More people are choosing Android smartphones over Apple, according to a new survey released today
Thirty-one percent of 13,070 respondents in March 2011 said they were likely going to buy an Android versus 30 percent who said they were probably going with an iPhone, according to a release from Nielsen Co. While those numbers are very close, six months ago those thinking of buying an iPhone was 33 percent and those ruminating on Android was only 26 percent. Apple lost admirers while Android made a modest gain.
In another survey,the research firm also polled 2,809 "recent acquirers" or people who bought a smartphone within the last six months -- and 50 percent bought Android. Half of that number bought iPhones, and the other 25 percent were divided between BlackBerry (15 percent), Windows Phone 7 (7 percent), WebOS (2 percent) and Symbian (1 percent.)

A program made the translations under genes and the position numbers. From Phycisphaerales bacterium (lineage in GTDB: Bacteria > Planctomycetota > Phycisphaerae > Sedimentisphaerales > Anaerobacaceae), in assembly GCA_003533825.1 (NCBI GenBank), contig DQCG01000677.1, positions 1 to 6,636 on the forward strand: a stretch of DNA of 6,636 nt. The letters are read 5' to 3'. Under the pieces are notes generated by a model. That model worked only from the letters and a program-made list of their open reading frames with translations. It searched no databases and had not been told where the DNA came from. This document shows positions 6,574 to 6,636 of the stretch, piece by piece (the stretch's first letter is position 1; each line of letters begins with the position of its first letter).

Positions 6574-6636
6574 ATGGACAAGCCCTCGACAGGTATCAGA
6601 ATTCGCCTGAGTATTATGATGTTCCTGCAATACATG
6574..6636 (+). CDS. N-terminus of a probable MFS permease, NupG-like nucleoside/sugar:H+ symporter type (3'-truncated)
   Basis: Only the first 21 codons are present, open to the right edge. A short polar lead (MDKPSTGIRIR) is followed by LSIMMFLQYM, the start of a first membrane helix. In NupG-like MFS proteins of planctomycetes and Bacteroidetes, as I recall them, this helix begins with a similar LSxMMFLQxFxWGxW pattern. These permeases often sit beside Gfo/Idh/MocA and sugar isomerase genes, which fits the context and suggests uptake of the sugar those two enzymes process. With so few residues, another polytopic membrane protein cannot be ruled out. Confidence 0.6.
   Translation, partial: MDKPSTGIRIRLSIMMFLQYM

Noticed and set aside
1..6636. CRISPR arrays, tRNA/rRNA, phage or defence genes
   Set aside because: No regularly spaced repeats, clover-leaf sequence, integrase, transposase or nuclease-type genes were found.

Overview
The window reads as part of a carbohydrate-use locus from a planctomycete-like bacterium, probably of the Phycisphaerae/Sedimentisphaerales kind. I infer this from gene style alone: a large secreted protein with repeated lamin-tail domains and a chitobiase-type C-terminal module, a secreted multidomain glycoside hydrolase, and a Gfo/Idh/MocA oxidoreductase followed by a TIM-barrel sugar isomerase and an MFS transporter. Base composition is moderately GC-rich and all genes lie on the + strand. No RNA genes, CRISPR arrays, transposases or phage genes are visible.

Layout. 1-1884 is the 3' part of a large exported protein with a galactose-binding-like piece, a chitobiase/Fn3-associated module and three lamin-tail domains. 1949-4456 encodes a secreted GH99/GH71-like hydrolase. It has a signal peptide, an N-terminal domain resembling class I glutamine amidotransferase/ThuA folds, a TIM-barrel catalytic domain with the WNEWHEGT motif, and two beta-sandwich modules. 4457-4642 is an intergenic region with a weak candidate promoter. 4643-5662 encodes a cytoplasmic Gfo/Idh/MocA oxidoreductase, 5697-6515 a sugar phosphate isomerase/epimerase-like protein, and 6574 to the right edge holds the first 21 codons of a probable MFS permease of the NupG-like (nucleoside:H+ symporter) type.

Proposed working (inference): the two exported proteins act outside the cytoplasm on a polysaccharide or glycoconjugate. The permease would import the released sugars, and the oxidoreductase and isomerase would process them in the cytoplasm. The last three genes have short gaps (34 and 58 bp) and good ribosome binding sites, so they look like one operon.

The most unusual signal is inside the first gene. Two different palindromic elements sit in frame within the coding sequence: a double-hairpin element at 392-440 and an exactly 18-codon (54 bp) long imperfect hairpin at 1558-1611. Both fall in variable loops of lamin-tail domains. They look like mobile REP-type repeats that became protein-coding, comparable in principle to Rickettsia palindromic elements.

Right now Android has 37 percent of the smartphone market share while Apple has 27 percent. BlackBerry is still holding onto third at 22 percent. While Nielsen's Elizabeth Luke said that Android has really "taken off" in the last year, Android's first-place position is based on a number of different factors including dozens of models that fit individual needs, a well-known open operating system and several manufacturers churning out product.
In comparison, Apple has really on one product -- the iPhone, which is not as widely distributed as an average Android phone (although Apple's working on it.)
At this point, Android could be called the smartphone of the masses -- except smartphones still only account for about 21 percent of use across the globe.